Marina Marmolejo - Los Angeles, California
Career goal: I want to apply my public health knowledge regarding evidence-based interventions and innovations to lessen the adverse health effects in homeless communities in LA county. Although the statistics ebb and flow, LA is home to about 55,000 homeless individuals. In my future job I want to take a macro-level approach in understanding how to most effectively reach a population that is constantly creating new behavioral strategies to survive. I will leverage and mobilize various stakeholders in order to most efficiently and accurately tackle the daunting public health epidemic that is mass homelessness.
Internship outline:This summer I collected data for my thesis at Safe Place for Youth, which is a drop in center for homeless and transient youth in Los Angeles. Overall, this project serves to understand the dietary profile of homeless youth who eat a considerable amount of their weekly meals at SPY, along with their lived experiences regarding food insecurity. I conducted a nutritional analysis of the lunches and dinners to determine the contribution that SPY is making to the dietary profile of its members. I also interviewed youth about their experience obtaining food on the streets and how they strategically navigate their unique experiences with food insecurity.
Value of experience: Nutritious eating is a prerequisite for effective work, relationship building, and is instrumental to survival. All youth living on the streets meet the USDA’s definition of food insecurity, which is the “limited or uncertain ability to acquire acceptable foods in socially dependable ways.” A large majority of the literature focuses on food insecurity regarding domiciled families, but few focus on the experiences of homeless communities, especially homeless youth who face additional challenges to eating nutritious diets. Malnutrition and nutrient deficiencies among homeless youth are particularly concerning because it can exacerbate the risk of certain adverse health behaviors that are disproportionately prominent in this population, such as depression, substance abuse, tuberculosis, hepatitis B, HIV and other sexually transmitted diseases. This summer was so special to me because I was able to grow as a public health professional through a meaningful data collection that can be used to bring awareness to the lived experiences of this hard to reach population. Ideally, my results can be used to change local policy regarding government food subsidies for homeless youth.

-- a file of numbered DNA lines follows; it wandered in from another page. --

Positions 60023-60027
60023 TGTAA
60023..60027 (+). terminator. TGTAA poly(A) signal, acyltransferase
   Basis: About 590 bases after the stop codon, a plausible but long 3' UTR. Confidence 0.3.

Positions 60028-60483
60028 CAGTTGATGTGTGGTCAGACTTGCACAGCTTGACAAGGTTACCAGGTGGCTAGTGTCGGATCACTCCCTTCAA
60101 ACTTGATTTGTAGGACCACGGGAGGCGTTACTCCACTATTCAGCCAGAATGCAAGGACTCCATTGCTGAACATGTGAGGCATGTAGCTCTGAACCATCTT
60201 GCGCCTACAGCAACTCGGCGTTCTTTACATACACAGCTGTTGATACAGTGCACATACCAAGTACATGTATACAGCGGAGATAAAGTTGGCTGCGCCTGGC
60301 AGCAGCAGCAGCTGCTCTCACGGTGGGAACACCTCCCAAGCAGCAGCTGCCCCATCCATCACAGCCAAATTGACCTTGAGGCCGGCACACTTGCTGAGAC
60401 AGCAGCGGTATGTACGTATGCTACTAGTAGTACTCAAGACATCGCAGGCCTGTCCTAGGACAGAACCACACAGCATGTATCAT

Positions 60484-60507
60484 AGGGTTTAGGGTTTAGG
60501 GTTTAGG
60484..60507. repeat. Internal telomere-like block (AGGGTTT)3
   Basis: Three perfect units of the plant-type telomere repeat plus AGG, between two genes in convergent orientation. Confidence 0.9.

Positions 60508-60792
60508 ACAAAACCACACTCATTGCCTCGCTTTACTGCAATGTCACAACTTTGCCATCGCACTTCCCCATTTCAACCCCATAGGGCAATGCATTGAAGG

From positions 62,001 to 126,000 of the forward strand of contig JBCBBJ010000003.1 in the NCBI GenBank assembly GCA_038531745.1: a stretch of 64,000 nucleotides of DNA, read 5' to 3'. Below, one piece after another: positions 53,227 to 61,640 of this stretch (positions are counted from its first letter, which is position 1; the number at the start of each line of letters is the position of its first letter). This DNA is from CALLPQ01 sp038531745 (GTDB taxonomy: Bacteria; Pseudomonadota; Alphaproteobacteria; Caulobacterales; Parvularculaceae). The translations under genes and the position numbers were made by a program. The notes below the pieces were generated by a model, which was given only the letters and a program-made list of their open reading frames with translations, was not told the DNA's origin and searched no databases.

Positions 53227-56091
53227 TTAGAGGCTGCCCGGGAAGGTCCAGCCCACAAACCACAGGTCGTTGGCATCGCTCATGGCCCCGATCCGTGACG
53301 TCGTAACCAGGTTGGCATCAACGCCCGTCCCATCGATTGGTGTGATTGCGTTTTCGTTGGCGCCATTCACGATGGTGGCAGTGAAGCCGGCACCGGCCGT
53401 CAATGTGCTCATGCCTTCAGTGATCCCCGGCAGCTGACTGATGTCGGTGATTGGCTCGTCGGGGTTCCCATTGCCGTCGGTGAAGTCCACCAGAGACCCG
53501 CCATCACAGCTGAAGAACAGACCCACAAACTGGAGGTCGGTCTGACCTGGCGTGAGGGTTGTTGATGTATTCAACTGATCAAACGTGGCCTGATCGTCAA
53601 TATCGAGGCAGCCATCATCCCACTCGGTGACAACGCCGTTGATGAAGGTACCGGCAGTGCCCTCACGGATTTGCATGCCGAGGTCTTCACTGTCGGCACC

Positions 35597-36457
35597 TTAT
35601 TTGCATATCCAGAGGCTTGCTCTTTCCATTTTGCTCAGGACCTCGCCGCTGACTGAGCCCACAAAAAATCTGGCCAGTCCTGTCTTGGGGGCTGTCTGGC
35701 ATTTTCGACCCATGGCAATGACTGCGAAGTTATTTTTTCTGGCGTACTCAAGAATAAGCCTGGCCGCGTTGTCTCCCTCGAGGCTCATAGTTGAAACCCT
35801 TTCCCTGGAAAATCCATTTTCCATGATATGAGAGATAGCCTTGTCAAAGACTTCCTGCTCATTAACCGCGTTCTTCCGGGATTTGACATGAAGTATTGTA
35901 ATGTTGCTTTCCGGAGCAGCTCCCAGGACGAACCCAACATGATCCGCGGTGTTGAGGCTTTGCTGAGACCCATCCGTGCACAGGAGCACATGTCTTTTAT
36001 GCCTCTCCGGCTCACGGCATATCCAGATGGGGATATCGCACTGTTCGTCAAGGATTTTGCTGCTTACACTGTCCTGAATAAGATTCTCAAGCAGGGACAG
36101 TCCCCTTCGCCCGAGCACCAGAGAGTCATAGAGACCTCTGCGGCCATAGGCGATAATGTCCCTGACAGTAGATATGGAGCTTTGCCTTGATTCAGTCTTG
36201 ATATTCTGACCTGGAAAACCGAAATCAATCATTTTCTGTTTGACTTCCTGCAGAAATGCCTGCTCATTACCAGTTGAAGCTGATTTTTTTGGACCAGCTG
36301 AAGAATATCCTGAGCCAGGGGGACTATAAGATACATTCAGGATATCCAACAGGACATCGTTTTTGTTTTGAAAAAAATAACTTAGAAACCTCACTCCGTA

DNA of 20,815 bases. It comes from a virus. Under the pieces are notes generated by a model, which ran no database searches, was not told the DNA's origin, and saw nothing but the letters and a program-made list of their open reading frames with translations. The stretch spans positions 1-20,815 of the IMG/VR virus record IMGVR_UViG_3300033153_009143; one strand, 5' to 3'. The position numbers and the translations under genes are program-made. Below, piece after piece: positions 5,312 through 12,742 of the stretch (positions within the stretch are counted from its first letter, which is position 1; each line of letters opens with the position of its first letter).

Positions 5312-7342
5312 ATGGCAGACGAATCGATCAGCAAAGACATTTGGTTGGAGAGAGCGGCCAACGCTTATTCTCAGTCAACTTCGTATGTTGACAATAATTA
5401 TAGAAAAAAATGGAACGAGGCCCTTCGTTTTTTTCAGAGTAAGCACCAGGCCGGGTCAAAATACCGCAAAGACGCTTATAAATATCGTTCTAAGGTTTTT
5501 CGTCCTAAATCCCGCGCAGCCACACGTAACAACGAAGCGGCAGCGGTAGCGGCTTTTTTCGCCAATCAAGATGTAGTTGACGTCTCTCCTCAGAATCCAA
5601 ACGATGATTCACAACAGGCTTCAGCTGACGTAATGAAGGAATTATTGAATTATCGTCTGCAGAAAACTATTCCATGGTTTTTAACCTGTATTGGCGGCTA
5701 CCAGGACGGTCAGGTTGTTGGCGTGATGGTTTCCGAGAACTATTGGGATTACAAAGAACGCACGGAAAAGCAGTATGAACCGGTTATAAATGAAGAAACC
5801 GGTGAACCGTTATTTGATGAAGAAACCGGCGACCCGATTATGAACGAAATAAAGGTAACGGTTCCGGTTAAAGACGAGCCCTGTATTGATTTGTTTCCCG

Best moment/experience: Conducting the qualitative interviews was by far my favorite part of the summer. Specifically, I felt humbled to be awarded the knowledge of the street sub-culture. The harsh demands of a transient lifestyle require youth to be hyper-resourceful when obtaining basic human needs. I felt honored to have shared in this research partnership with these youth and I am forever grateful for their openness and honesty.
Funding source: Yale School of Public Health Summer Funding